At this point in the list we are firmly passed what you need for riding through the city. With 2,400 lumens, the Lifeline Pavo Motion 2400 is an extremely bright front light, ideal for night riding in unlit country lanes. In terms of design, it’s a stripped-down light that prioritises high power output, long battery life and low cost, at the expense of extra features.
What it offers is plenty of illumination to see where you’re headed. The one more advanced feature it does have onboard is a Motion Control mode. In this setting, a gyroscope senses when you stop and halves the power output. Depending on your riding it’s unlikely to save a ton of battery but it’s the kind of thing that makes using a light more convenient. In terms of battery life, you’ll get around 1h 50mins at 2,000 lumens, and more than 16 hours on flashing mode.
What’s likely to be most useful though is the 1000 lumen setting that will get you a full 3hr 30mins with more light than the Bontrager Ion Pro RT 1300 can manage for three hours. This light can also be topped up on the go using a power bank which makes it an option for ultra-distance riders soldiering through the night.
For more in-depth information, be sure to check out our Lifeline Pavo Motion 2400 front light review.
The Exposure Strada MK10 SB isn’t the most powerful light on our list and it is expensive. The reason it makes an appearance is that it’s got a bomb-proof casing, high quality button, and giant battery. The max lumens is only 1,500-lumen output but our reviewer likes the way it puts those lumens to use and the 8700 mAh Li ion battery is big for the light output.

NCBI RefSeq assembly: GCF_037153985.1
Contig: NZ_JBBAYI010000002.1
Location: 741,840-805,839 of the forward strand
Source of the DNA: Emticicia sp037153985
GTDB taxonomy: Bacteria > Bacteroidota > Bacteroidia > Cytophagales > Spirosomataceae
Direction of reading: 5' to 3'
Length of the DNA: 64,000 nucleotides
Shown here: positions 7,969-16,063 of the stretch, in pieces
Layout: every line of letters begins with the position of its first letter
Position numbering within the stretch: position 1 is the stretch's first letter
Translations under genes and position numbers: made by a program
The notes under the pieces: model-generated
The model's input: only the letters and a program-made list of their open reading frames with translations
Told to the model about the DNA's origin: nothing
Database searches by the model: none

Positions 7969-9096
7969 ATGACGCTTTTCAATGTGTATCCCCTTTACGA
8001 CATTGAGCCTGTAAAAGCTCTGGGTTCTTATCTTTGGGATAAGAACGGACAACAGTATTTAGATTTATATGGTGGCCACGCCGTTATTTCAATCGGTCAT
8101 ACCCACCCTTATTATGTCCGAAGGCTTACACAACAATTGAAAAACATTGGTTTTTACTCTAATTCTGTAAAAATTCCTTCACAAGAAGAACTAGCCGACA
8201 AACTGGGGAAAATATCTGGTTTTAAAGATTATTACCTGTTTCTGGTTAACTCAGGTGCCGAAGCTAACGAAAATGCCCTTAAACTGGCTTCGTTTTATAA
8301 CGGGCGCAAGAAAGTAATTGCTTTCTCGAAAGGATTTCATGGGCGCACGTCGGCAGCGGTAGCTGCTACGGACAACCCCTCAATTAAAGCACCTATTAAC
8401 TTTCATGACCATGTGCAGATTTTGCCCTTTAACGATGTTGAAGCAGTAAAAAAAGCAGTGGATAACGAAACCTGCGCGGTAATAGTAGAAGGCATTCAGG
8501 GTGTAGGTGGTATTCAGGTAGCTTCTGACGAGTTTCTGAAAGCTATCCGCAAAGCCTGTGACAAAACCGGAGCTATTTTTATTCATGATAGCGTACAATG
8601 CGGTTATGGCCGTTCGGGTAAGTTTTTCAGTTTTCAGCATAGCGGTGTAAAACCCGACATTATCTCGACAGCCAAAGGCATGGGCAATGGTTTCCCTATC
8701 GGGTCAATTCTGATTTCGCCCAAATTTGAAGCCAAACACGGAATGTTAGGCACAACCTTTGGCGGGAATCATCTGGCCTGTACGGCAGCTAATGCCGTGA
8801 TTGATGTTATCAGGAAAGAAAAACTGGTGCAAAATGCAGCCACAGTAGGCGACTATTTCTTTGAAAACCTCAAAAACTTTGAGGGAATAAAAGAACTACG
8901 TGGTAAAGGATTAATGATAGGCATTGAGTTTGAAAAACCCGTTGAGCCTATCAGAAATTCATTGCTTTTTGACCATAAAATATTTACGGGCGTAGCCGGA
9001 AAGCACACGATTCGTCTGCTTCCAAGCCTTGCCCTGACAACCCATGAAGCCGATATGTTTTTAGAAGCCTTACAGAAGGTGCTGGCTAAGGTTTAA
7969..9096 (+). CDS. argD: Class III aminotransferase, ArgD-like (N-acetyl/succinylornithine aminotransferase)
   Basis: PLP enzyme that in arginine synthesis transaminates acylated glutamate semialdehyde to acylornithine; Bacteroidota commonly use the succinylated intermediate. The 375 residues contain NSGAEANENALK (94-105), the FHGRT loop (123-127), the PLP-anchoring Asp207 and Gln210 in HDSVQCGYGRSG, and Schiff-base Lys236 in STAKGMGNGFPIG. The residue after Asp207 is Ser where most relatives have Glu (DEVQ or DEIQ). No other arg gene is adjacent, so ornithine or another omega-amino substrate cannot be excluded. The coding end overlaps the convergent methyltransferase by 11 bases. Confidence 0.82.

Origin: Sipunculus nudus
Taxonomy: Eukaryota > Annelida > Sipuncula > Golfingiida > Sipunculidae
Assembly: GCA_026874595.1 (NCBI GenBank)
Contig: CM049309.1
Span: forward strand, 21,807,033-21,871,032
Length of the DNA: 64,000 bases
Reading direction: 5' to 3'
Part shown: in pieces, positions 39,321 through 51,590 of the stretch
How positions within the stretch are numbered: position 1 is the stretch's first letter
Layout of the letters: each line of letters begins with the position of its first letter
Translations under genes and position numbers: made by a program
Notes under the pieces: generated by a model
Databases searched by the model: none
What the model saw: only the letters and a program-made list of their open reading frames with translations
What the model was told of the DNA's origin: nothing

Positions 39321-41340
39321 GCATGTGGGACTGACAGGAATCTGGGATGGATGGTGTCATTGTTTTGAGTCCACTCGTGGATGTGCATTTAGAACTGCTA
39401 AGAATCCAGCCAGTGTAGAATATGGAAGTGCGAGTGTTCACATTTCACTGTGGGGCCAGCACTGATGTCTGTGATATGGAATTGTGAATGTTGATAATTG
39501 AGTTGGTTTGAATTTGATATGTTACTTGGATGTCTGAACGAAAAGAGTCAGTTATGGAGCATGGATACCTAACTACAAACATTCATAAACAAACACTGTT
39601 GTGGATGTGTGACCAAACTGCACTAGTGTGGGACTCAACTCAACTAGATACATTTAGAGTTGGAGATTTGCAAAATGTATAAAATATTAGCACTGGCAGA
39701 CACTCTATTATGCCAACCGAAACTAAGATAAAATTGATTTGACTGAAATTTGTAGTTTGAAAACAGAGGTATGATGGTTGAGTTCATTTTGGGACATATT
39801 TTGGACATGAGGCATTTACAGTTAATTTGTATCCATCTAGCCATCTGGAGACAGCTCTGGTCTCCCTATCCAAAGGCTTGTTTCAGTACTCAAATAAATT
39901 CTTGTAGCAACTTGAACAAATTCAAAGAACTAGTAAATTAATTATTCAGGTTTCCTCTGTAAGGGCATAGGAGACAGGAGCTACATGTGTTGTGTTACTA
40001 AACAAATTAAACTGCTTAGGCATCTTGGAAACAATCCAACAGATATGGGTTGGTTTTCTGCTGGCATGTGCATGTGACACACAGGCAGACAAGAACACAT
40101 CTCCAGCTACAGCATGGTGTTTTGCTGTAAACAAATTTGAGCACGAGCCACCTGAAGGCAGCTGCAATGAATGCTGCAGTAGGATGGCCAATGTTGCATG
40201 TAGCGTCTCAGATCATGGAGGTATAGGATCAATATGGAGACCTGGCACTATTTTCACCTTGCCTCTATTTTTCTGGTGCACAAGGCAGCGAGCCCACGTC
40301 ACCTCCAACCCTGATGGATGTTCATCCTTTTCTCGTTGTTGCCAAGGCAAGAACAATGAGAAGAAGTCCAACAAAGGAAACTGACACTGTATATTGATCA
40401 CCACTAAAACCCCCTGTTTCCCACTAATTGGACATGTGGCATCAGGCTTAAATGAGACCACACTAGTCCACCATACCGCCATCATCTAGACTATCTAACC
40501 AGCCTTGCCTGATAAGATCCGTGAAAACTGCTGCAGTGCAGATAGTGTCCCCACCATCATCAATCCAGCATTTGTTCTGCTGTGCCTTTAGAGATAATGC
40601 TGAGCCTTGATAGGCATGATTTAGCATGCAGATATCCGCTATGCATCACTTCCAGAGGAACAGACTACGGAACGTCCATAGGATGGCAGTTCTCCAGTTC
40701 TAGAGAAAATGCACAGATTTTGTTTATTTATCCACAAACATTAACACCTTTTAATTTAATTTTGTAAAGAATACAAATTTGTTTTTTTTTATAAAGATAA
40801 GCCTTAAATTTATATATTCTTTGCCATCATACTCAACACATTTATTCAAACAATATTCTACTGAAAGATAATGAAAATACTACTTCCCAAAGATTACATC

At max power that’s two hours of light but power it down to a comfortable 750 lumens and you can get four hours without needing an external charge. Typically, for road bikes, the reason you’d want an ultra-bright light is because that’s the only way to get a bigger battery. Most of the time you’ll power down the light, same in this case as well, and take advantage of greater runtime. Exposure puts together the best pairing for long-distance riding and they also add an LCD to make it easy to understand how much life is left and what mode you are in.
Speaking of the modes, that’s another big plus when it comes to Exposure lights. There are tons of programs available but each one only contains three modes. Since the program is sticky through power cycling, you get lots of options but when riding you’ll never have to switch between more than three.
The biggest thing we’d like to see them change is that they use an AC/DC connection for charging. That’s not proprietary but it’s unusual enough that it almost acts like it is. USB-C charging would make for a better experience.
Check out our review of the Exposure Strada MK10 SB for more details.
StVZO Compliant lights
Gemini doesn’t have a huge range of lights, but what it does have, we really rate. The only StVZO-certified light in the company’s range is this 500 lumens front light. With a low RRP, but often available online for even less, it’s a superb value proposition considering its light output, ease of use and run times.
As we already mentioned, the 500 lumens light is plenty powerful for road use, with a lower 250 lumens output and a pulsing 500 lumens option if you really want to stand out in the day (though we found it a bit too much in use). Changing between modes is straightforward thanks to a single button press, and you can keep track of the battery level via the green LEDs on the top.